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Airfare deals are typically only available on limited dates. We recommend that you use Google Flights to find dates to fly, then book through an online travel agency, such as Orbitz, which allows you to cancel flights without penalty by 11pm Eastern Time within one day of booking. Remember: Fares may disappear quickly, so book right away and take advantage of Orbitz’s courtesy cancellation if you’re unable to travel.

You can head to Hong Kong from various cities in the United States with great availability on South Korea’s two major airlines, Star Alliance member Asiana and SkyTeam member Korean Air. Slightly higher (but still cheap) fares are also available on Star Alliance member Air China.

The best fares we found are from San Francisco, but you can also fly cheaply (sub-$700) from New York City and Los Angeles. The good news is that these fares are not only super low, but you can also book from the end of August all the way through the end of schedule, and there’s no minimum-stay requirement.

For ideas on what to do on your layover in Seoul-Incheon, be sure to check out our layover guide.

Since these are all partner flights, if you’re a United MileagePlus member or Delta SkyMiles member, be sure to check the accrual charts to see what miles, if any, you will earn. Also note that Korean Air flights do not accrue any MQMs in Delta SkyMiles.

San Francisco (SFO)-Hong Kong (HKG) for $570 on Asiana or Korean Air:

You can fly San Francisco to Hong Kong for just $570 on Asiana or Korean Air.

Los Angeles (LAX)-Hong Kong (HKG) for $612 on Air China or China Airlines:

Alternative flights can be found on Air China or China Airlines from Los Angeles.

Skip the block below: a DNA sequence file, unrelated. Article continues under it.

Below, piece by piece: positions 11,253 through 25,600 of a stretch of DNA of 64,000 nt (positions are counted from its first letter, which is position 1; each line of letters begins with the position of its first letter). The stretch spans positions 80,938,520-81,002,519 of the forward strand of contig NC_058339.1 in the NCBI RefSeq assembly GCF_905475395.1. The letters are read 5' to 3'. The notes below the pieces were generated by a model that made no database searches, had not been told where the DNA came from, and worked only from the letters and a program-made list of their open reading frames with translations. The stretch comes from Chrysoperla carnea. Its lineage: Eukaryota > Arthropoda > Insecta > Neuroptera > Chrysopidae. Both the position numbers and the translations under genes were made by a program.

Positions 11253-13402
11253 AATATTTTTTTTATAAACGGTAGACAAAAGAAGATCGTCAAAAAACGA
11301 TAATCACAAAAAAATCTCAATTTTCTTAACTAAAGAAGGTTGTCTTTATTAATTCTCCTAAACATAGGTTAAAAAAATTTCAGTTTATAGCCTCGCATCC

New York (JFK)-Hong Kong (HKG) for $683 on Air China:

If you live on the other coast, you can get to Hong Kong for just a little bit more.

Maximize Your Purchase

Don’t forget to use a credit card that earns additional points on airfare purchases, such as the American Express Premier Rewards Gold or Citi Prestige (3x on airfare) or the Chase Sapphire Preferred Card (2x on all travel purchases). Check out this post for more on maximizing airfare purchases.

For more on Hong Kong, check out our Destination of the Week post.

If you’re able to score one of these tickets, please share the good news in the comments below!

Citi Prestige® Card

While Citi announced some negative changes to this card back in July — including a lower sign-up bonus, the elimination of Admirals Club access and the end of the free rounds of golf benefit — one of its most valuable perks still remains, which is the 4th Night Free perk.  This benefit alone can save you thousands of dollars a year if you use it to its full advantage.

Read more: http://thepointsguy.com/2017/01/top-10-travel-rewards-credit-card-offers-january-2017/#ixzz4VNpeqUJJ

Apply Now
More Things to Know
  • $250 Air Travel Credit each year, and receive a statement credit, up to $100 every 5 years, as reimbursement for your application fee for Global Entry or TSA Pre √®
  • 4th night hotel benefit for any hotel stay at hotels booked through the Citi Prestige® Concierge
  • Earn 40,000 bonus points after $4,000 in purchases made with your card in the first 3 months the account is open.
  • Points are redeemable for a $532 flight on any airline or $400 in gift cards.
  • Transfer points to a variety of travel loyalty programs from airlines to hotels.
  • Earn 3x points on Air Travel and Hotels
  • Earn 2x points on Dining at Restaurants and Entertainment
  • 1 ThankYou® Point per $1 spent on other purchases
Intro APR on Purchases
N/A
Regular APR
15.74%* (Variable)
Annual Fee
$450
Balance Transfer Fee
3.00%
Recommended Credit
Excellent Credit

Editorial Disclaimer: Opinions expressed here are author’s alone, not those of any bank, credit card issuer, airlines or hotel chain, and have not been reviewed, approved or otherwise endorsed by any of these entities.

Disclaimer: The responses below are not provided or commissioned by the bank advertiser. Responses have not been reviewed, approved or otherwise endorsed by the bank advertiser. It is not the bank advertiser’s responsibility to ensure all posts and/or questions are answered.